At a time when we know so little about where our stuff comes from, four innovators are demonstrating craft’s potential to reconnect us to our resources.
Digging His Own Clay / David Peters
It was 2008. David Peters was nine months into a two-year residency at the Archie Bray Foundation for the Ceramic Arts in Helena. “I sort of made this crazy decision,” he recalls, “that I was going to make everything for my exit show out of only Montana clay.”
That meant studying geology and mineralogy. Reading the landscape, finding clay. Digging and hauling it. Drying and crushing it, then slaking, sieving, and drying again. All before knowing how a particular streak of clotted earth would behave in the hand, in the kiln.
Why go through all the trouble? Consider the example of kaolin, the white clay in porcelain, Peters urges. Ninety-nine percent mined in the United States becomes paper. Of the fraction routed to ceramics, 90 percent is commercial. Individual makers are using materials, often shipped cross-country, that are “designed and milled and blended for the paper industry and for making toilets – not making art.”
That’s significant to Peters, but not because commercial clay is somehow inherently ill-suited to art. He’s quick, in fact, to point out that easy access to materials has driven artistic progress; when everything is at your disposal, you have more time for ideas – and no limit on their scope. But we’re missing something when we don’t see – really see – the source of our materials, says Peters, who grew up in Amarillo, Texas.
“That’s a part of contemporary ceramics that we don’t really think about because we get all of our materials out of bags,” he says. “We look at historical pots and think, oh, the Japanese guy who made that wanted it to look that way – and it looks that way because of the culture that produced it. While there’s a lot of truth in that, there’s also a lot of the geology of the area – the materials they had to work with.”
For Peters, now pursuing his MFA at Montana State University in Bozeman, exclusively using local clay for the past several years has influenced and enriched his artistic practice. It has propelled certain forms to the fore and imbued them with meditative depth. The minimalist stoneware crucibles, mortars, and pestles Peters crafts speak to his adopted state’s history of mining, reflecting the connection he feels to people who “were looking for a material in the wilderness.” He finds fascination in the alchemy of transforming dirt into a meaningful, powerful object.
But going local has forged other kinds of relationships, too. For one, he’s more connected to nature’s cycles and the seasons. “You can’t just go out and melt snow and dig clay,” Peters notes. Prospecting has also brought him to neighbors’ doorsteps, asking if he can dig up dirt. “It starts a dialogue and creates – for me, anyway – a meaningful relationship to where it is that I live.”
“It’s given me a sensibility,” Peters says. He saves the wood ash from his firings, for example, washing it with lye to use in glazes. He then saves the lye for soap-making friends, or uses it to fertilize the land. “That kind of sensibility is there because I’m the one moving all the dirt around all the time.”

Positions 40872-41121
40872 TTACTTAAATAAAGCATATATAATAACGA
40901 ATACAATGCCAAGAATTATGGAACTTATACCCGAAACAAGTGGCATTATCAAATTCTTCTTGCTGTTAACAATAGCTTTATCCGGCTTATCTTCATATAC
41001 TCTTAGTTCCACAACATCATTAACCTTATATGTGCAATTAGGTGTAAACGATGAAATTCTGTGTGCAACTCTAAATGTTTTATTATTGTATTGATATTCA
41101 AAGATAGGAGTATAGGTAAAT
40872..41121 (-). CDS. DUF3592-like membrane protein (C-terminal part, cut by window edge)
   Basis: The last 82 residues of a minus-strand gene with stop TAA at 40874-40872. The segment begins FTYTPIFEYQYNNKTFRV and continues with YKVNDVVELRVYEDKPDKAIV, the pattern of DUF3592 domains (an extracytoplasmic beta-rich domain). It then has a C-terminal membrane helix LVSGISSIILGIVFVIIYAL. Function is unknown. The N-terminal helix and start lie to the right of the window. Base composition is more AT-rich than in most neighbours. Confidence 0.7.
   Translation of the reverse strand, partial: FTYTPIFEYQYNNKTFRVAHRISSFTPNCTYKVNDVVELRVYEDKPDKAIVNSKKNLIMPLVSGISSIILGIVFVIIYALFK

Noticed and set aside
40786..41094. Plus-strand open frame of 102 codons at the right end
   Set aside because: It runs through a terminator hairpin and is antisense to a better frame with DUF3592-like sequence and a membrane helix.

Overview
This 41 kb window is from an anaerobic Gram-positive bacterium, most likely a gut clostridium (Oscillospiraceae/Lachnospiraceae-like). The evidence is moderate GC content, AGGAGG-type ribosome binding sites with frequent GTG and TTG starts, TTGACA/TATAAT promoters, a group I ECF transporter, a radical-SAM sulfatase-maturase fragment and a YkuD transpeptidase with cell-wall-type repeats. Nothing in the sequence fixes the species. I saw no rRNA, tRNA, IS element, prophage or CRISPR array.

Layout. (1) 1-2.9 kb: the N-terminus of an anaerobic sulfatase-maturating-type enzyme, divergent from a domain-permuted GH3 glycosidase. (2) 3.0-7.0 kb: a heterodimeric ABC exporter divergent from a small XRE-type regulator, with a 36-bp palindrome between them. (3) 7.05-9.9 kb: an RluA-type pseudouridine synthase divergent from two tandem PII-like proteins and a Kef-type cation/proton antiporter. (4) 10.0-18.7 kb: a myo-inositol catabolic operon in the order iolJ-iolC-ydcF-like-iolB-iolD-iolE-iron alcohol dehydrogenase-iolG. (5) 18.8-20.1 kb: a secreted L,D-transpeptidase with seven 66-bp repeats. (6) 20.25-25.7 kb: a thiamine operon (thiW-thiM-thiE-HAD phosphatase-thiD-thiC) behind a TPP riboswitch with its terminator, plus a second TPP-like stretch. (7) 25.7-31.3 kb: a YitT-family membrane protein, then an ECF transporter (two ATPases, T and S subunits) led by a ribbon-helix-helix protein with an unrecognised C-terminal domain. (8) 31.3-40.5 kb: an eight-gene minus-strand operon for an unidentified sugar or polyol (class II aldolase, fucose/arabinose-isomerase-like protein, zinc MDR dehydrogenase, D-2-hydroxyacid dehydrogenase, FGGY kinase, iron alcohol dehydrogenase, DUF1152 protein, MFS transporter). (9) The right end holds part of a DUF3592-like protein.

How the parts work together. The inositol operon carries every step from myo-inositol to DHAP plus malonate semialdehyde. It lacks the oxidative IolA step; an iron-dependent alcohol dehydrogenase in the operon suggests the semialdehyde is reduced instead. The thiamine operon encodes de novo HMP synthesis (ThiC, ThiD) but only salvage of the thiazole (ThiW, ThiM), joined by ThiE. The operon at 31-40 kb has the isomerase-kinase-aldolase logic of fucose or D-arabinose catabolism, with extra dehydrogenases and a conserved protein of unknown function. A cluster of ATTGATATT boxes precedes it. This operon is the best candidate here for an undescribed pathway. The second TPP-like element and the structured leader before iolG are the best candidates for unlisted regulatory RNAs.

“I see what comes out of it,” he says, “and I think about what it’s good for.”
Relying on Nature’s Palette / Sasha Duerr
“It’s like an heirloom tomato. Once you taste one, you never go back.”
That’s artist, designer, and eco-textiles advocate Sasha Duerr, talking about the beauty and feel-good appeal of hand-dyed organic fabrics. The food analogy is apt, and not just because she’s the author of The Handbook of Natural Plant Dyes: Personalize Your Craft with Organic Colors from Acorns, Blackberries, Coffee, and Other Everyday Ingredients (Timber Press, 2011).
Duerr’s lab is her kitchen and backyard in Berkeley, California, a city that has long been fertile ground for fiber art, as well as for the slow food revolution centered on local, sustainable harvests.
“Both movements are really saying the same thing, which is to slow down, appreciate craft, and understand the effect on people and nature,” Duerr, 36, says over organic tea and muffins at Urth Caffé in Santa Monica, during a recent visit to Los Angeles. She’s radiant in borrowed maternity clothes (her second child is due this spring) and a linen sweater she’s dyed in subtle gray-taupe tones, using leaves from a Japanese maple on her street.
“Textiles are almost an invisible aspect of our society,” she observes. “Everyone wears them. You need them in your life. Yet understanding where they came from is so abstract to most people.”
Duerr grew up close to nature, on her family’s organic farm in Maine (home to “a lot of weavers and spinners, people growing and canning their own vegetables”) and later in Hawaii, where the family moved when she was 12. As an art major at Middlebury College, she found that oil paints made her sick. She gravitated to textiles, finding in fiber a rich history of sustainable practice that “connects us back to our environment and our cultures.”
Her mission now is to encourage a shift in our consciousness of textiles “from the ground up.” She has led workshops at schools and community gardens around the country (including Berkeley’s Edible Schoolyard, created by famed organic chef Alice Waters), and teaches at the California College of the Arts, where she did her graduate studies. In 2007 she founded the nonprofit Permacouture Institute to engage with the fashion and textile industries.
Duerr lives her philosophy and has fun doing it. Occasionally she hosts “Dinners to Dye For,” where guests do some dyeing with plants, then enjoy the same produce in a delicious, healthy meal. Lately she has done a lot of dyeing for friends’ weddings, “a neat way to tie in that connection to where they’re getting married or what they’re holding in their bouquets.”